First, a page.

So, these dirty, poor men, living on the edge of society, at the bottom of the social scale, are working, watching their sheep in the fields, when they are visited in the middle of the night by a host of angels and are told of the birth of the Messiah.
Now if that weren’t unexpected enough they’re also told that this Saviour has been born for them and for all the people and that this momentous event has taken place not in some grand palace but in Bethlehem and that they can find him!
Minding their own business, in the middle of the night, doing their job, and suddenly, out of nowhere, they meet with the deafening noise of a host of angels. And it must have seemed deafening in the dead of night! And we know, because we’re specifically told, that they were terrified.
But, these humble shepherds know the angels to be messengers from God and so, after the angels depart, what do they do? Do they linger and debate this strange news that they’ve heard? Do they round up their sheep? Do they plan an itinerary? Do they go and tell others about it?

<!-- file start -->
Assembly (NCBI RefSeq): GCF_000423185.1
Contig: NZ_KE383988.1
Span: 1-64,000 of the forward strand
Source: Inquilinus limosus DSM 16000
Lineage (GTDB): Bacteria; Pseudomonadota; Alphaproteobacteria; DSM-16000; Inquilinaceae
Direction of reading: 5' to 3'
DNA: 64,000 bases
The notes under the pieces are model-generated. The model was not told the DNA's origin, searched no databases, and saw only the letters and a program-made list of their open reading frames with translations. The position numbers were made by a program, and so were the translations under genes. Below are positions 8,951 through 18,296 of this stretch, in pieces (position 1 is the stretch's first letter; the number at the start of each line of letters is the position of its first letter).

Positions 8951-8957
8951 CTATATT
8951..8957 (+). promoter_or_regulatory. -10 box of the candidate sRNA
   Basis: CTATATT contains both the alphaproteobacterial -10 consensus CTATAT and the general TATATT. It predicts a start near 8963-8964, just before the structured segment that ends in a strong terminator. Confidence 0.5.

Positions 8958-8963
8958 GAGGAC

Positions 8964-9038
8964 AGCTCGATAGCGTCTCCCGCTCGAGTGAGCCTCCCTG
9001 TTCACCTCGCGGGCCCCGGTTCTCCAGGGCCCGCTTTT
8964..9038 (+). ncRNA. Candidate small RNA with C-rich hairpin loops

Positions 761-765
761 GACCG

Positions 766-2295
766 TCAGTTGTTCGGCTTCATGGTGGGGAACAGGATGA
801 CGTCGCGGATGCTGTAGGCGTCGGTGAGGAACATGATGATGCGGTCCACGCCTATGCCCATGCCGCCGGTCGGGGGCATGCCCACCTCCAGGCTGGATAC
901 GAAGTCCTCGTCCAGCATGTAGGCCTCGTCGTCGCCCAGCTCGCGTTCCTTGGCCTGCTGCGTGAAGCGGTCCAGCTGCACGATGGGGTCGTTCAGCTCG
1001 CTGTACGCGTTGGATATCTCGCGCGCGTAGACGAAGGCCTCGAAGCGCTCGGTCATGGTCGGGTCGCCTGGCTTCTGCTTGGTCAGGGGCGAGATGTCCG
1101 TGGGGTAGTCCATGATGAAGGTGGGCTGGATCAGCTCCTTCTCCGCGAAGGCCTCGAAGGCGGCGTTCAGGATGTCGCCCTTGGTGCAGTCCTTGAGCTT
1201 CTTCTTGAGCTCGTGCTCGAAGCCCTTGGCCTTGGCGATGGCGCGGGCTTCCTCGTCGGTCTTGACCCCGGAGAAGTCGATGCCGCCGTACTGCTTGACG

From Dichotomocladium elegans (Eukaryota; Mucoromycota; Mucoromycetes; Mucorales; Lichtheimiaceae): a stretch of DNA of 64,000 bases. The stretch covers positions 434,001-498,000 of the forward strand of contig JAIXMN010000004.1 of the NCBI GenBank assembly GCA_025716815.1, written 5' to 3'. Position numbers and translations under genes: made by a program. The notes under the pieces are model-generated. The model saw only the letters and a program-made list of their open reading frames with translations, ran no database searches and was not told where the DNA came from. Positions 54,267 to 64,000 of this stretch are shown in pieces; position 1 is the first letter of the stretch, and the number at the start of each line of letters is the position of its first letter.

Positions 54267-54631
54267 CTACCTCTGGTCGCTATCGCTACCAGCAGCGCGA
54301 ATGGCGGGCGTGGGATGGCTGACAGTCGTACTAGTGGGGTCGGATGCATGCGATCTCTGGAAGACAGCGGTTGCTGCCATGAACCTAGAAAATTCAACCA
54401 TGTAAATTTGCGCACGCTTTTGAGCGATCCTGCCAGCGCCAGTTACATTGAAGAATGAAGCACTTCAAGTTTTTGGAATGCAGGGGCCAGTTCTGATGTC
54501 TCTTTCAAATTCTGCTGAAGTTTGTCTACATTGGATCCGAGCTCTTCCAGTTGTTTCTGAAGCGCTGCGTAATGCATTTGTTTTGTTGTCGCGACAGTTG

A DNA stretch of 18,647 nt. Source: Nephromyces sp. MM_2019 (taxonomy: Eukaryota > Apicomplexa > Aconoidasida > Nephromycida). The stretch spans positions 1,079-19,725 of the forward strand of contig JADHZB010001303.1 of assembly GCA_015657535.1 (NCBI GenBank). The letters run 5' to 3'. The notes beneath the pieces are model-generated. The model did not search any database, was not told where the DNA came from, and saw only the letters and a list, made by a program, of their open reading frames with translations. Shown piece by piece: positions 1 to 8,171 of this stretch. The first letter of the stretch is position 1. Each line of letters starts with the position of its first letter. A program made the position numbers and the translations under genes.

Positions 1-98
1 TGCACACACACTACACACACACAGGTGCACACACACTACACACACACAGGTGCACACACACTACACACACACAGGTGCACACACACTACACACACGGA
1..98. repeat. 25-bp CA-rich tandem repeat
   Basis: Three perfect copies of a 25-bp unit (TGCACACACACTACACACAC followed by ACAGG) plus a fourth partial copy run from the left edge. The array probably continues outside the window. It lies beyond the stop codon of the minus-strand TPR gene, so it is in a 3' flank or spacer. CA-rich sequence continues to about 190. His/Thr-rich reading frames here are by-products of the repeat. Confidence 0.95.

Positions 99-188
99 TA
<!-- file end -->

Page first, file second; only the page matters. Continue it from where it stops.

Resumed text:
They just do it!
They don’t wait. They don’t carry on doing their job. They don’t remain there in shock and amazement. They don’t waste time debating what it all means. Rather they “hurry off” to Bethlehem to meet and pay homage to Jesus for themselves.
They know the angels speak for God, heed what they say and travel to find that baby in a manger.
Just like those fishermen disciples do years later; they drop everything for Jesus.
Now Bethlehem was only small so searching mangers for one with a baby might not have taken them that long.
Good scholarship has rightly questioned whether Joseph and Mary were in a stable or inn at all because simple village homes in Palestine back then would have had only two rooms, one for guests and one where the whole family ate, slept and lived, and into which the family cow, donkey and sheep would be brought for shelter at night. Such rooms had mangers so it may just have been that guest rooms were full and Joseph and Mary had to share a family room. In which case the place the shepherds encountered, far from being quiet and peaceful may have been rather noisy and chaotic I venture to suggest!